Alum’s Sign Campaign Conveys a Powerful Message

Wearing a blue Activate Good T-shirt, Amber Smith holds up an orange sign that reads,

Amber Smith helped create the Signs for Good campaign as part of her role as co-founder and executive director of Activate Good, a nonprofit volunteer center based in Raleigh.

Little orange signs are popping up all over the Triangle. In front yards, community gardens, window frames and more, the signs read as follows:

Do Good.
Be Kind.
Change the World.

Alumna Amber Smith (Interdisciplinary Studies ’09; MPA ’12) says the simply worded message is one everybody can get behind. Smith helped create the sign campaign as part of her role as co-founder and executive director of Activate Good, a nonprofit volunteer center based in Raleigh.

A woman holds up the Activate Good Sign for Good in front of the Eiffel Tower.
An Activate Good Sign for Good made its way to Paris. Photo courtesy of Amber Smith.

Activate Good aims to boost volunteerism by helping connect people with charitable causes in the community. To accomplish that goal, Smith says the group looks to not only forge new partnerships but also foster an environment of kindness, unity and service. That’s where the signs come in.

“We work with a large group of volunteers who are from all walks of life, different religious backgrounds and different political backgrounds,” Smith says. “Whatever we’re volunteering for is bigger than any differences.”

At last count, Activate Good has sold and distributed more than 300 Signs for Good throughout the Triangle, the United States and beyond. You can request your own sign with a donation of at least $8, which goes to support Activate Good’s mission. Smaller window decals are also available.

Smith started Activate Good as an undergraduate at NC State. After her sophomore year, she and a friend, Heather Leah, took a break from college to explore their passion for volunteering on the road. They embarked on a two-and-a-half month road trip across the U.S., performing random acts of kindness in more than 20 states. Along the way, they met individuals who were passionate about volunteering, but didn’t know where to start. The experience inspired Smith and Leah to found a new volunteer center in Raleigh upon returning home.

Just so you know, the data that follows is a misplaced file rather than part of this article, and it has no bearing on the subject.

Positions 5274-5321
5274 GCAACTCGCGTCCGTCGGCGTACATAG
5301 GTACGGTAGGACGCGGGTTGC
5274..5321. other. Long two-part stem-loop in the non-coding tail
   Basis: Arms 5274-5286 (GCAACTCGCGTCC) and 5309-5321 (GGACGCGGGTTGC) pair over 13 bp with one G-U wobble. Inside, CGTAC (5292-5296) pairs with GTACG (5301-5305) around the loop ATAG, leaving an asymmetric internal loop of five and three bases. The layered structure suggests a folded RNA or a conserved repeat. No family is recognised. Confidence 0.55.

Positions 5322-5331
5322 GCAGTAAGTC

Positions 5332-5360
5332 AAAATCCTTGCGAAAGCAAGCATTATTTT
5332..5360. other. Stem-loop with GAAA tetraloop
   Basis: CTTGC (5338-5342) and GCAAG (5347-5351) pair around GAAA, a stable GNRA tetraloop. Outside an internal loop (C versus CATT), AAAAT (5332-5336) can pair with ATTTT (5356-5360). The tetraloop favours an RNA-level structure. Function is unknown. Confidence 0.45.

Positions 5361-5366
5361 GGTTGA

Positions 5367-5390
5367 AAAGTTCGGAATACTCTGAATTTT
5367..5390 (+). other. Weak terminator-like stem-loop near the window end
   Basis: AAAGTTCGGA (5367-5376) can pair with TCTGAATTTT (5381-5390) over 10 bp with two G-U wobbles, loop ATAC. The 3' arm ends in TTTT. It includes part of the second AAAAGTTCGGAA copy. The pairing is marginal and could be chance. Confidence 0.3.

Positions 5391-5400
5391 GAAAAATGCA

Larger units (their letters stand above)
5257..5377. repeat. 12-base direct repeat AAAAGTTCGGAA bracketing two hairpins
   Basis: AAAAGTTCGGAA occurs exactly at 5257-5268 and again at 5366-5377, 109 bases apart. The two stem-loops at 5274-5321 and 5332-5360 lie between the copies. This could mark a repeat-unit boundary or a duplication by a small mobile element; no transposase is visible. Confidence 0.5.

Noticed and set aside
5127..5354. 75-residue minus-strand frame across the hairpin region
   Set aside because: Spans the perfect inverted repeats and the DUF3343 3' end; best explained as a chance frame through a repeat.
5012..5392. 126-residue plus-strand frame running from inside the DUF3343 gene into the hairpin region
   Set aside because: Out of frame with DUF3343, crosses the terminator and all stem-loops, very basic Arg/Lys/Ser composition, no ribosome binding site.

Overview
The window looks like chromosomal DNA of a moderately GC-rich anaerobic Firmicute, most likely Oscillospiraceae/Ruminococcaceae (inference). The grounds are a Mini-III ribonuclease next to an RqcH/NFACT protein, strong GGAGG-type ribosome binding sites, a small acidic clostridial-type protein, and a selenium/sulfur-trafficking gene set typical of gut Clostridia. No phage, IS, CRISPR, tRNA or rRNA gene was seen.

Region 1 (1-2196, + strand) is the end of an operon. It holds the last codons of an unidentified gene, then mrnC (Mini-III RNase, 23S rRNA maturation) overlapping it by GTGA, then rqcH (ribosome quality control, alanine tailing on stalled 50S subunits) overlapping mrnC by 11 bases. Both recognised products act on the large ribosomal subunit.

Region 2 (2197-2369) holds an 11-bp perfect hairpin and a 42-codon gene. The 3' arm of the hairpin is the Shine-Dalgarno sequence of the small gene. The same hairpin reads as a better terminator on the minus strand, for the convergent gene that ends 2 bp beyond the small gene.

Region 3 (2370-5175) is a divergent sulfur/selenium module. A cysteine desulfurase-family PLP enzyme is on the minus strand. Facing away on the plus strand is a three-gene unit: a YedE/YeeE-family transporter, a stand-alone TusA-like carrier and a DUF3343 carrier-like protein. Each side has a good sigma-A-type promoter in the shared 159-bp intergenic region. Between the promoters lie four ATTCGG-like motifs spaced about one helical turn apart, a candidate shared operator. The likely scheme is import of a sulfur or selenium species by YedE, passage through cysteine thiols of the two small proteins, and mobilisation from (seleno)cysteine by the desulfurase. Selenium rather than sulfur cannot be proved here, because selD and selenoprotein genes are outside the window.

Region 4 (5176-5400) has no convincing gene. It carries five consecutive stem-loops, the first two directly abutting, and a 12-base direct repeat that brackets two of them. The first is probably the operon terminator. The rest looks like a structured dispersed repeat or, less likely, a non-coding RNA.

Whatever we’re volunteering for is bigger than any differences.

Today, Activate Good has partnerships with more than 440 nonprofits in the area. Each nonprofit has a profile page on Activate Good’s website, where they can post their needs for services. Volunteers can then sign up with specific nonprofits or for community-wide days of service.

Smith says her time at NC State was instrumental to Activate Good’s founding and development. En route to her bachelor’s degree in interdisciplinary studies, she minored in nonprofit studies. She also took a service-learning course called Nonprofit Leadership and Development, which requires students to volunteer with local organizations.

In graduate school, Smith focused her MPA on nonprofit management, earned an assistantship with the Institute for Nonprofits and helped advise students pursuing the nonprofit minor.

“Undergrad helped shape my leadership skills and interest in nonprofits,” Smith says. “Grad school helped with skill sets like accounting. You need both to work in this area.”

Activate Good’s “Downtown Dino” helps spread the campaign’s message throughout downtown Raleigh. Photo courtesy of Amber Smith.

Since graduating, Smith’s connection to NC State has remained strong. Activate Good regularly hosts current students as interns and volunteers, some of whom have helped with the recent sign campaign.

On social media, photos with the hashtag #SignsForGood picture dozens of the orange signs as far away as Dubai. Each time a new one goes in the ground, Smith grows more confident in the underlying theory: there are things that connect us all.

“The exciting prospect is that maybe this can be a national or international message,” Smith says. “We’re all in this together.”

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